High in energy, fat and salt and low in fruit and vegetables – the Scottish diet is notoriously poor. Only 22% of Scots meet the recommended daily intake of five portions of fruit or vegetables. Furthermore, the average number of fruit and vegetable portions consumed (on a daily basis) is only 3.2 portions for Scottish adults. Given the wealth of evidence demonstrating the health benefits of consuming a diet rich in fruit and vegetables (e.g. reduced risk of cardiovascular disease, hypertension type 2 diabetes, obesity and cancer), improving fruit and vegetable intake in the Scottish population remains a major public health issue.
The reasons for low fruit and vegetable intakes in Scotland have been widely speculated. Availability, produce quality, food handler skills and recipe knowledge have all been identified as barriers to consuming fruit and vegetables. However for many consumers (particularly retired consumers and those from lower socio-economic groups) the financial cost of purchasing fruit and vegetables have been highlighted as a key barrier to achieving the recommended five portions of fruit and vegetables a day.
With financial costs a very real obstacle for fruit and vegetable consumption, the WCRF3 conducted an investigation into the actual cost of purchasing fresh fruit and vegetables and reported that it was possible to buy your five portions of fruit and vegetables for as little as 42p. Using the MySupermarket website as a reference guide we looked at the cost of purchasing fruit and vegetables (i.e. those items purchased for less than 50p by the WCRF) and found similar results across three major supermarket chains (Tesco 37p, Sainsbury’s 39p and Asda 39p). Sound like Good News all round, especially here in Scotland when we don’t have easy access to produce markets but maybe not the entire story?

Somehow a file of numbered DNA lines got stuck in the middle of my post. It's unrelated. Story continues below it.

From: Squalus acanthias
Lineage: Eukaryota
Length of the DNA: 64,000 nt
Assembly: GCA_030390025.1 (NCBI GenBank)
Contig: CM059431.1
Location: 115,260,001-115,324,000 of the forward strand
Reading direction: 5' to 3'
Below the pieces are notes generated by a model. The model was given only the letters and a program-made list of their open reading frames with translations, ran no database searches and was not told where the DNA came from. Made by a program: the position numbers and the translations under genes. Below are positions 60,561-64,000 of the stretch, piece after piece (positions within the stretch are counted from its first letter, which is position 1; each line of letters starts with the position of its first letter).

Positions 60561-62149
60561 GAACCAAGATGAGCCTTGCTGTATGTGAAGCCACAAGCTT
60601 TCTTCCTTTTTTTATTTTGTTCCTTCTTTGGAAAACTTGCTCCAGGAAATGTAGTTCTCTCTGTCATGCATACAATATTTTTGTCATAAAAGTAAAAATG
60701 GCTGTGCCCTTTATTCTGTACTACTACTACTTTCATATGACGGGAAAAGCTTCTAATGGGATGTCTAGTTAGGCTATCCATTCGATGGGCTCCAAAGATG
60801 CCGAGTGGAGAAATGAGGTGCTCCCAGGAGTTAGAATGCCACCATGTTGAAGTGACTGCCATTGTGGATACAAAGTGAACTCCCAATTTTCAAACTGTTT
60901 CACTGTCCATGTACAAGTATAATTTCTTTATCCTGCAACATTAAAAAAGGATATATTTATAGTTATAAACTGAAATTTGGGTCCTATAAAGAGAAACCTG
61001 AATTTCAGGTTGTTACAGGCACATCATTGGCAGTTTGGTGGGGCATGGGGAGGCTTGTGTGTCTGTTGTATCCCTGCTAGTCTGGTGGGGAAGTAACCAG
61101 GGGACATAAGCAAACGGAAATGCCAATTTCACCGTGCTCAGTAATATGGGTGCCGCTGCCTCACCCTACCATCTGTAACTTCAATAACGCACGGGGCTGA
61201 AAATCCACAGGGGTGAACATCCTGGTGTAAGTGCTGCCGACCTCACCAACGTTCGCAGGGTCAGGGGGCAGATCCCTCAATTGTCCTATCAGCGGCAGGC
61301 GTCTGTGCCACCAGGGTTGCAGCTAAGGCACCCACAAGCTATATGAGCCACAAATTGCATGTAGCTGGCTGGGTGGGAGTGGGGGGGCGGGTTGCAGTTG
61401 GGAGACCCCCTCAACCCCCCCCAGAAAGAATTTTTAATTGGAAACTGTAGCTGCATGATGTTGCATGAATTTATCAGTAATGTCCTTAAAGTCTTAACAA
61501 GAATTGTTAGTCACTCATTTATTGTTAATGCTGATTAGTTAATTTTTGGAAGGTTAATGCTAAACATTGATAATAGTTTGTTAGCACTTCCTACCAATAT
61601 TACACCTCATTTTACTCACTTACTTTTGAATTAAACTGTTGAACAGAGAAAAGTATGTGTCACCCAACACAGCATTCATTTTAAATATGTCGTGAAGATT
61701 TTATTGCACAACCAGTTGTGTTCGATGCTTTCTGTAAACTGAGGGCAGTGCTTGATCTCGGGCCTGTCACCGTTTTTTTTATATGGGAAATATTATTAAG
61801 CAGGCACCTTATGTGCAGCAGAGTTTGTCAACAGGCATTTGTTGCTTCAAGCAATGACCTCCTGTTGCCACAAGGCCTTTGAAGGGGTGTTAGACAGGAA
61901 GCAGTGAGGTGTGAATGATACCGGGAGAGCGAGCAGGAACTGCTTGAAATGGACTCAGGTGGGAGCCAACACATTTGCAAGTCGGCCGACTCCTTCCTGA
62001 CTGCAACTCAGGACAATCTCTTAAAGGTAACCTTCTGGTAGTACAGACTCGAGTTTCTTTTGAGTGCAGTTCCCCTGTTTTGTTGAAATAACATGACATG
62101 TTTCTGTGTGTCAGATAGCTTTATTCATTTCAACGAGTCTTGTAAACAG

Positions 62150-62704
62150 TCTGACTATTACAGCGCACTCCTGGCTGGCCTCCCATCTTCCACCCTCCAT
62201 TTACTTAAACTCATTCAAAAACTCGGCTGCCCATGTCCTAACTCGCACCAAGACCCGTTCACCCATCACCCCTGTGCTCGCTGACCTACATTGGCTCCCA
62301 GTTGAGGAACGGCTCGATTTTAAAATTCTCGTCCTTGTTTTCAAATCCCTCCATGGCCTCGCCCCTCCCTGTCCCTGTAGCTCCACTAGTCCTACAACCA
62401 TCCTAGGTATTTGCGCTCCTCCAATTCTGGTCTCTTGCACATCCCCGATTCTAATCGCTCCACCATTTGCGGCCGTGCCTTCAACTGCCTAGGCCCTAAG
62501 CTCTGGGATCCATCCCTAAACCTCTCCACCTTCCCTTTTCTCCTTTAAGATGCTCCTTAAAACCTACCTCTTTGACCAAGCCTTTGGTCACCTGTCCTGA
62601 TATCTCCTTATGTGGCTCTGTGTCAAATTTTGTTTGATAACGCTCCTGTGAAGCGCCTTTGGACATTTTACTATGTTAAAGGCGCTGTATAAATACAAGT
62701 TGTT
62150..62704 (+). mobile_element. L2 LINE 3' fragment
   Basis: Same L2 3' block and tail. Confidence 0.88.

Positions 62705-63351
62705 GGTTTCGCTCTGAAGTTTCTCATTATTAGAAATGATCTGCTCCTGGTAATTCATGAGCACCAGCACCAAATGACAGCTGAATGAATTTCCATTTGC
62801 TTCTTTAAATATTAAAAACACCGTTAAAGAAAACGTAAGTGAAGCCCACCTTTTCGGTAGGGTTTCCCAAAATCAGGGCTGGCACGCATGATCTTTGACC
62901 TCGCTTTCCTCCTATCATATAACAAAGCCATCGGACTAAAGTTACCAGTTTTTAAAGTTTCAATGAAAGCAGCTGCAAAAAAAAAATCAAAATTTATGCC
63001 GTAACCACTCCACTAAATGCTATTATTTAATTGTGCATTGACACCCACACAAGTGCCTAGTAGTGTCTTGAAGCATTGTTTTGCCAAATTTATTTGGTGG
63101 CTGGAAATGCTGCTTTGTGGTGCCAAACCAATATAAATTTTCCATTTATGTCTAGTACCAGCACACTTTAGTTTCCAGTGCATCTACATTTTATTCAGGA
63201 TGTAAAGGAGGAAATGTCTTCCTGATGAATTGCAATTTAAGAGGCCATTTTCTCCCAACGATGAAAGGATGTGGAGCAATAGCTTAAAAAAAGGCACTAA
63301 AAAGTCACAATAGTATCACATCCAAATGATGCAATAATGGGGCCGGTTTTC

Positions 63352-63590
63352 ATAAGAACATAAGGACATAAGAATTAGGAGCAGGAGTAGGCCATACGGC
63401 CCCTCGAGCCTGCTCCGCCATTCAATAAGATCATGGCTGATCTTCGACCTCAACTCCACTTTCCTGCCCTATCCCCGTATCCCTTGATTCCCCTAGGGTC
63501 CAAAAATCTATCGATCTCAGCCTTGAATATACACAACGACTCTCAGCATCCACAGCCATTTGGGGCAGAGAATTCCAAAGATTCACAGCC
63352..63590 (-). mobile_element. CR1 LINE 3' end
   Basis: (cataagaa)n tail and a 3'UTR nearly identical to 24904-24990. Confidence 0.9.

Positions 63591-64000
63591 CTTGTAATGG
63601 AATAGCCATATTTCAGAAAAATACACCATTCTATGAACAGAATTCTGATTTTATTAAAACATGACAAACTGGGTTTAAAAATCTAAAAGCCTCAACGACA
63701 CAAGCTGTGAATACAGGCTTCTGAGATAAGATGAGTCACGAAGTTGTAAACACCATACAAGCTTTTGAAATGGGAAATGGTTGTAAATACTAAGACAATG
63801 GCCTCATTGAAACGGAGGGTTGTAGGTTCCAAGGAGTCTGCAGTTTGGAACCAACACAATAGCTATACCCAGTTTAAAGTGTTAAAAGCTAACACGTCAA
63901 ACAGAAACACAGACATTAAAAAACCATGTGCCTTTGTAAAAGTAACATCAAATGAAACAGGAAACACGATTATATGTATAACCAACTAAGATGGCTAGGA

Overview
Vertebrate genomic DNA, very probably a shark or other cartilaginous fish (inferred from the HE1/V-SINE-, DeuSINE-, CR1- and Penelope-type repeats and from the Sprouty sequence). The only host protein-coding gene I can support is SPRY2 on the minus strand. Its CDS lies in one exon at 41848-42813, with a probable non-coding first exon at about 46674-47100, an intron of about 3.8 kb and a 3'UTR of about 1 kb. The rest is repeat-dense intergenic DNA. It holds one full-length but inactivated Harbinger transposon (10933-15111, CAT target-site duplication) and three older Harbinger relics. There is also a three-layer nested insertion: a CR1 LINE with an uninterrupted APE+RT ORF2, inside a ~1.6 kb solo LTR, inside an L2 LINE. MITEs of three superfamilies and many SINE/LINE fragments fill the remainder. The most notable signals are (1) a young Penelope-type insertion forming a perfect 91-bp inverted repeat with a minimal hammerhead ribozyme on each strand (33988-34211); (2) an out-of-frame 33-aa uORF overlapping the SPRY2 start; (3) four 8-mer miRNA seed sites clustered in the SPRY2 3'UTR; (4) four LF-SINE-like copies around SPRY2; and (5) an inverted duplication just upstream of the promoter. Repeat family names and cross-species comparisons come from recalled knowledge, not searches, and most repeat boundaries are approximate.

Whilst both investigations, highlighted that purchasing 5 portions of fruit and vegetables was possible for less than 50p, the products chosen were not necessarily those likely to be readily accessible (or selected) by the entire population. For example, the inclusion of red cabbage is unlikely to be available in many smaller or local convenience stores. In addition, stores own brand “low cost” ranges may not be available for many low income consumers who do not have access to larger supermarkets.
For fruit and vegetables to be considered truly accessible, we need to go further and help motivate people to improve their food knowledge and preparation skills and willingness to incorporate low cost fruit and vegetables into their diet. All in all, we need to highlight value for money, health benefits and promotion of good quality fruits and vegetables for all consumers to move towards 5 a day every day.
Dr Dionne Mackison, University of Dundee
This article was originally published in the SCPN Newsletter, Volume 3, Issue 1.
Read the full issue here: